Describing the acts of subterfuge and autonomy that enslaved women engaged in – such as poisoning slaveholders, utilising abortifacients, giving birth, completing suicide, and dreaming of destroying the master and his house – Hartman draws an atlas of a world that continues to be shaped by the dispossession of Black women. Under a deathly calculus that renders our lives expendable, the collective refusal of Black women has been critical to both the formation and the survival of Black life throughout the diaspora.
In the mid-to late twentieth century, Black women in Britain drew upon the traditions of rebellion cultivated by the enslaved and the colonised to fight back against a ‘Mother Country’ that had only ever been hostile to their presence. Revolutionaries such as Claudia Jones, Althea Jones-Lecointe, Olive Morris, Liz Obi, Gerlin Bean and countless others whose names remain unrecorded were foundational in honing an analysis of the material conditions that made Black people vulnerable to both state and interpersonal violence. Understanding that to be Black in Britain was to be positioned outside the boundaries of the nation and that, in its corporeality, the state was antagonistic to Black life, Black women radicals endeavoured to find ways of being in the world that were not tethered to the ruse of citizenship, the fallacies of the nation-state or the horizon of empire.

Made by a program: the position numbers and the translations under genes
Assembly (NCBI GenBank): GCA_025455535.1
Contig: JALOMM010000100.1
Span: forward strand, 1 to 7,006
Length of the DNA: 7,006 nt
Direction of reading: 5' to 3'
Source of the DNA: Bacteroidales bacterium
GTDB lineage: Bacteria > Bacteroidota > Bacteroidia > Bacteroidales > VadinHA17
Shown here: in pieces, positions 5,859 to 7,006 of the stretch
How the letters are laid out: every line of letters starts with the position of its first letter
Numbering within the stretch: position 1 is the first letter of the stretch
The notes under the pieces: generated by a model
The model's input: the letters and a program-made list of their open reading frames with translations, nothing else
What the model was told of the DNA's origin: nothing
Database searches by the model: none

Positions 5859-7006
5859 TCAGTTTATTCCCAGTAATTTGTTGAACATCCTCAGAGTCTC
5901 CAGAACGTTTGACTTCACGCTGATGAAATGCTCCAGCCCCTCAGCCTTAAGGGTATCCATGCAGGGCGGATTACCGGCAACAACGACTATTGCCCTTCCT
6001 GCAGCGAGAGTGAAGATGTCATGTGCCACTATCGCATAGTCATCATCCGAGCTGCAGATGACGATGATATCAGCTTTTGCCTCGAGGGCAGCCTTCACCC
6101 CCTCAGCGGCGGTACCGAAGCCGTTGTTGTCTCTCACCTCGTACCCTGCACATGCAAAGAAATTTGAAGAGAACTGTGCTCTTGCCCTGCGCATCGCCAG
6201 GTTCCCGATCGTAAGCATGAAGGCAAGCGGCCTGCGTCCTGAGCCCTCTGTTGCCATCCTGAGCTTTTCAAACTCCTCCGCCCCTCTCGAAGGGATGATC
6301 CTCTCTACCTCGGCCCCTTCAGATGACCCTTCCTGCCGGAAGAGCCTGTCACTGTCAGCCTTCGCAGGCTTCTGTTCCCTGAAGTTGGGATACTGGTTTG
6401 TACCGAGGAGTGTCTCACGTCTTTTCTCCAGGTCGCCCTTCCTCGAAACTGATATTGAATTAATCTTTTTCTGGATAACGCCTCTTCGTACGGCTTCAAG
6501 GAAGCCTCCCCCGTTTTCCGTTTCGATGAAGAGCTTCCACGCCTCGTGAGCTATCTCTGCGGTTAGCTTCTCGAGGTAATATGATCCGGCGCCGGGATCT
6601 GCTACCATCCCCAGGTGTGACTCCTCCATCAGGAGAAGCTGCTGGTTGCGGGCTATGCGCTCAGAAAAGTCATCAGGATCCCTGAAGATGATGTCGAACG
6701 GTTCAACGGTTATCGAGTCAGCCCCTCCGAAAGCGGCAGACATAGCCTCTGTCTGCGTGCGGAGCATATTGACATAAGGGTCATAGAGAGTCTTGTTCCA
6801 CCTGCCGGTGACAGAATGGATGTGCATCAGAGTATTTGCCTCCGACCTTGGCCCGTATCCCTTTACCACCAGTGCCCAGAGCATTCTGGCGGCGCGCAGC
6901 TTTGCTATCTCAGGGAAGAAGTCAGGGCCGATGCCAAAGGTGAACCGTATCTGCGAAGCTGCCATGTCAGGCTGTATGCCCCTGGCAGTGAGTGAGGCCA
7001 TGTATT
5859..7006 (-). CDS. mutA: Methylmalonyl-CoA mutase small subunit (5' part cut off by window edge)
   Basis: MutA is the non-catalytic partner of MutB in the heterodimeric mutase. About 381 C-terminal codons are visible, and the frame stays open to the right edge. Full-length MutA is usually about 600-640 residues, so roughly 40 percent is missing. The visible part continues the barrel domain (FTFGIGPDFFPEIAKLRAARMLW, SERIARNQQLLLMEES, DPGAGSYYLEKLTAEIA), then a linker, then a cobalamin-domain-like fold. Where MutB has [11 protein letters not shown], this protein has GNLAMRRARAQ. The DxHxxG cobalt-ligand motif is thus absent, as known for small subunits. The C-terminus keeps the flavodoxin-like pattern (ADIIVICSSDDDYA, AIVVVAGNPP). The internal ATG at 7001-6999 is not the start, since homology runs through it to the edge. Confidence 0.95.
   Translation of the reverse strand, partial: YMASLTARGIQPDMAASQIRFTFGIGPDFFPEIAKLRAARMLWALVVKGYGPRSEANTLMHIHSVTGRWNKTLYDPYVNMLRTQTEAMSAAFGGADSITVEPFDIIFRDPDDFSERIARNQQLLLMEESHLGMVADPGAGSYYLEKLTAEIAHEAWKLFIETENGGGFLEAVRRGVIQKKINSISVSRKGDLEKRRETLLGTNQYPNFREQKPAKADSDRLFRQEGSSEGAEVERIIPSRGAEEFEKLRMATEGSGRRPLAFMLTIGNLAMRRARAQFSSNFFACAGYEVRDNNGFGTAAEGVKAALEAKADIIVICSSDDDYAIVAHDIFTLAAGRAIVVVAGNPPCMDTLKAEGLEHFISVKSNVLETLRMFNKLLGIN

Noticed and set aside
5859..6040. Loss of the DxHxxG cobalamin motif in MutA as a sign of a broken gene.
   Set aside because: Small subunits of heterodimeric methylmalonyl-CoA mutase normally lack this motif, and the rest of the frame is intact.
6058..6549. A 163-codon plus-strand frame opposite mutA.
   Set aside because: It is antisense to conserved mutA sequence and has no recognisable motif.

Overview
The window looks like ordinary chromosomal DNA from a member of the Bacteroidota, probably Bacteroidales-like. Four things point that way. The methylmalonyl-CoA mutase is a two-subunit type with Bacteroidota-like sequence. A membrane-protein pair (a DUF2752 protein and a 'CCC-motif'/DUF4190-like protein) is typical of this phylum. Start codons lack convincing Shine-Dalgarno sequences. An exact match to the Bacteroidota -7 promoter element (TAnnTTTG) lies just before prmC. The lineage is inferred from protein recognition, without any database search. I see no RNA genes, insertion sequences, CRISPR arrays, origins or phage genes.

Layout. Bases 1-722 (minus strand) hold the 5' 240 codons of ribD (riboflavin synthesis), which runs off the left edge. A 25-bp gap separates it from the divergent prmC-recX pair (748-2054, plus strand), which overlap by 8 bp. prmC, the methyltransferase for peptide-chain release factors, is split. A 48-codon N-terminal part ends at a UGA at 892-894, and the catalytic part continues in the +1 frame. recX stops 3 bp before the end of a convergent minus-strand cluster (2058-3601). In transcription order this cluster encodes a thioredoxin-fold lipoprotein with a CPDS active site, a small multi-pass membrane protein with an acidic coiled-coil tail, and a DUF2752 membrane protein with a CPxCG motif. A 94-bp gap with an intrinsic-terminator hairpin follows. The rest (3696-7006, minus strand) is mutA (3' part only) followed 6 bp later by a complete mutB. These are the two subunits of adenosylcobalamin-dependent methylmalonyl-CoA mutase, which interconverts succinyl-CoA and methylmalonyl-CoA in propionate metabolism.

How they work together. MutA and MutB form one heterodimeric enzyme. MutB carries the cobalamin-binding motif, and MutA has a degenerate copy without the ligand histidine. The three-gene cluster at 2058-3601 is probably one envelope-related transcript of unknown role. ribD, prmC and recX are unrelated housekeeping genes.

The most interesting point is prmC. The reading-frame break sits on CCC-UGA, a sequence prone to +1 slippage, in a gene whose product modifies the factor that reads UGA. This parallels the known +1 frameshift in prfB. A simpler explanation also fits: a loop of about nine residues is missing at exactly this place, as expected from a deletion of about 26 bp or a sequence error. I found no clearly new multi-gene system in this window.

As the chant for Black liberation reverberated across the globe, the labour of Black women activists was integral to the burgeoning Black Power movement in Britain. Inside groups such as the Black Panthers, the Black Liberation Front and the Black Unity and Freedom Party, Black women taught at supplementary schools, staged campaigns against police brutality, fought racism within the education system and struggled against the epidemic of substandard living conditions that defined Black life in the late twentieth century. They produced literature and distributed pamphlets that analysed the historical dimensions of their experiences as Black people living on the underside of the capital; they sustained their comrades, cooking and cleaning and typing long after the men had finished lamenting the super-exploitation of the Black worker, put their coats on and turned the lights off.